When you do, turn left and follow the short track to the top of Pen Hill, for it would be shame not to top out by the Pen Hill TV mast, at 305m the highest point of the walk. Sometimes on the open hillside parts of the walk you will hear the call of the skylark, which has a distinctive and very prolonged call when in flight. Retrace your steps back to the road.

Before you continue your walk, cross the road and walk a short distance to the north to Beechbarrow House. By the gateway there is a statue of Romulus and Remus, the mythological founders of Rome. It was made in 1945 by Gaetano Celestra, an Italian POW who spent the latter part of the Second World War at Penleigh Camp in Wells. The POWS were allowed to work on local farms rather than stay in the camp and large numbers decided to settle in Somerset after the war ended. The inscription records the kindness shown to the Italians by the locals.

To continue the walk, cross the road and follow the path which leads north west from the bend in the road by the Pen Hill mast. Continue around the northern perimeter of the field. In the corner of the field by a pond and the corner of a wood bear west and continue to the west boundary of the field. Continue in the same direction across the next field. The path now diverts around the south side of an oblong shaped field. Continue around this and walk to the west across two more fields on level ground to meet the Old Bristol Road, a quiet country lane. Many of the field boundaries feature stone stiles. One of my pictures shows a particularly elegant example, complete with stone steps. To the north is the Priddy Mineries, a lumpy area of ground to the left of Stockhill Woods. Gruffy ground is the local term for land which has been excavated by lead mining, which has left the soil polluted and unsuitable for grazing livestock. Bear left here and walk 300m to a bend in the road at the start of a wood. Leave the road and follow the path which leads NW across two fields, then diverts west and then north across a large field before resuming in a north-westerly direction across two more fields to meet the Wells Road. There are a number of depressions in these fields which probably indicate the presence of cave systems where they come up to the surface of the ground.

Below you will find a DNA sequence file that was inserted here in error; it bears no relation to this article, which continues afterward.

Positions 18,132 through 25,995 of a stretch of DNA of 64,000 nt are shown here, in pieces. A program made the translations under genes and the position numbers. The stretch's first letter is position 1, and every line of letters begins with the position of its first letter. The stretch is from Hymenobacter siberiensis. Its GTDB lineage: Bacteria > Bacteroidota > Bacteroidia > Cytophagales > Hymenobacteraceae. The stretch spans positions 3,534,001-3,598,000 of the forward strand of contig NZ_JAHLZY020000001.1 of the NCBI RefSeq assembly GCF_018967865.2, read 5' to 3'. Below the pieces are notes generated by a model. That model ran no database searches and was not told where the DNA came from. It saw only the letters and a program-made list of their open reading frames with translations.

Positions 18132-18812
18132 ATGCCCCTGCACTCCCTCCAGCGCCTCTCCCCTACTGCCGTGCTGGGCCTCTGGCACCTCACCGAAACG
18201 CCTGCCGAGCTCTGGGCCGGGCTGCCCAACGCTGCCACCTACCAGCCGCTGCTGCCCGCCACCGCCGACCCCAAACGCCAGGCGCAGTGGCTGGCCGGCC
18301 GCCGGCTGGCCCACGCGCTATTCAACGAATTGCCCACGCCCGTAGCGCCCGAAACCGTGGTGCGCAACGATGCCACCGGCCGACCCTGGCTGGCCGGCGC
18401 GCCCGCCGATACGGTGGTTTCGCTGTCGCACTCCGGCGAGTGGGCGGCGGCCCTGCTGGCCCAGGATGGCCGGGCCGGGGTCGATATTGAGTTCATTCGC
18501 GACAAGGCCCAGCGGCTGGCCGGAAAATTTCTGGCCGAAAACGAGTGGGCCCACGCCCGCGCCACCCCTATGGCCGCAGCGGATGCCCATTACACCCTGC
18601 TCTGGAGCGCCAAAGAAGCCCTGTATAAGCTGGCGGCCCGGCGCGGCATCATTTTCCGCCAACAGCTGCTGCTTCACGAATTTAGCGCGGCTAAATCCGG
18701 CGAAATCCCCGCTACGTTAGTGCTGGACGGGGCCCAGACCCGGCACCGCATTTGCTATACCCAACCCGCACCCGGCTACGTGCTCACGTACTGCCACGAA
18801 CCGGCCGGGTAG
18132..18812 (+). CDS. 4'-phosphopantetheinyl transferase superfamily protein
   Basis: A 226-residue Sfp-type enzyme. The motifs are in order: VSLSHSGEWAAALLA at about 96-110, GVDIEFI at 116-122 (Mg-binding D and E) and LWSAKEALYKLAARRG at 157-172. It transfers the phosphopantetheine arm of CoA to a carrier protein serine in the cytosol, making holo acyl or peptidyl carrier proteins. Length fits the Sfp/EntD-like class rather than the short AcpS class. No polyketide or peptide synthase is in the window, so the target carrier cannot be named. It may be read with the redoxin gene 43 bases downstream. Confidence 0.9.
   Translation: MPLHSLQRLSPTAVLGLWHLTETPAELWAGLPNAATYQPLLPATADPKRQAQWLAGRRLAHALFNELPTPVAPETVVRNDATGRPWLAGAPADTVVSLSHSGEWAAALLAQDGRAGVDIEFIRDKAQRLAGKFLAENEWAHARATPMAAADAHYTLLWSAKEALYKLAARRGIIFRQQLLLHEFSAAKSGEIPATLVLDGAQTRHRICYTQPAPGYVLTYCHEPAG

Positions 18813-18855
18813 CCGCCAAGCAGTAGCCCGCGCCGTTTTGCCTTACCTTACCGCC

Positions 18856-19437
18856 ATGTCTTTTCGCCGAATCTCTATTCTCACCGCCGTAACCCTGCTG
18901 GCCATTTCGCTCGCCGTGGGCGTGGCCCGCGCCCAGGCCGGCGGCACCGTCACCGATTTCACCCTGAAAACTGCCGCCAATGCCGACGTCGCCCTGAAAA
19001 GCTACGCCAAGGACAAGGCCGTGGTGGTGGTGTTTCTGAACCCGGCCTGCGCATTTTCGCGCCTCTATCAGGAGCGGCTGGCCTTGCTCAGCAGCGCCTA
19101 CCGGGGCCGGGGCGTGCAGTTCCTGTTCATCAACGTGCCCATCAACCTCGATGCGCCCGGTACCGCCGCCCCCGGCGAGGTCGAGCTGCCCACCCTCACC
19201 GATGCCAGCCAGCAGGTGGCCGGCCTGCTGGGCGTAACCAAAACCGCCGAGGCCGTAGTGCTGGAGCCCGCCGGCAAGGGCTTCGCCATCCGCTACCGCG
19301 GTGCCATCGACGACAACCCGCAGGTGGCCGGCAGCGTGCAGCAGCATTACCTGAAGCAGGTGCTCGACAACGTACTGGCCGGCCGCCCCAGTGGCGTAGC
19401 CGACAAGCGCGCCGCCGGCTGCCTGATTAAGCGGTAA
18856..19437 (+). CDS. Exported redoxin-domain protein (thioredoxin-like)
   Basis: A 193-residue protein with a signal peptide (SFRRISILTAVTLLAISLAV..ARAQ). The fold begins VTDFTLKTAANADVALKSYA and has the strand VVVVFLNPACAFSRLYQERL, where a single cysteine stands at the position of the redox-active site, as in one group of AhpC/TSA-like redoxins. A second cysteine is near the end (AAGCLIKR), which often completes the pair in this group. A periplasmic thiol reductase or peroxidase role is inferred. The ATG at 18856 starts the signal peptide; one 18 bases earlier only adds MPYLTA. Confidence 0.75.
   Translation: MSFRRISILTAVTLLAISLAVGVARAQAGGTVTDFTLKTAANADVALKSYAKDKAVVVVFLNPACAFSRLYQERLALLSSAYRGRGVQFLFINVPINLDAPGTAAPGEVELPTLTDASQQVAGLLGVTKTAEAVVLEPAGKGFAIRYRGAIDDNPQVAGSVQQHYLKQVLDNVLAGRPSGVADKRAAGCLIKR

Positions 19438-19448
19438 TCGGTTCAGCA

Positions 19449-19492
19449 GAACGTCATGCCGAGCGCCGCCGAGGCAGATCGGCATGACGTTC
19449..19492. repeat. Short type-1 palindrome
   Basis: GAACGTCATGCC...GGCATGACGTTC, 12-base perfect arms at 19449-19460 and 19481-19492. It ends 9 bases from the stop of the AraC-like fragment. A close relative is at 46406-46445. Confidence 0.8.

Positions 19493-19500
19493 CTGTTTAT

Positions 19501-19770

Bear left on the Wells Road and almost immediately right down a path which leads across two fields to Eastwater Lane. The entrance to Eastwater Cavern is in the field on the right. Priddy is a well known centre for the caving community and you will often see cavers about their subterranean perambulations. Walk north along the lane for a short distance then down the path by Eastwater Farm. The path leads in a general north-westerly direction to a lane at the north end of Priddy. The path passes another magnet for the caving community, Swildon's Hole.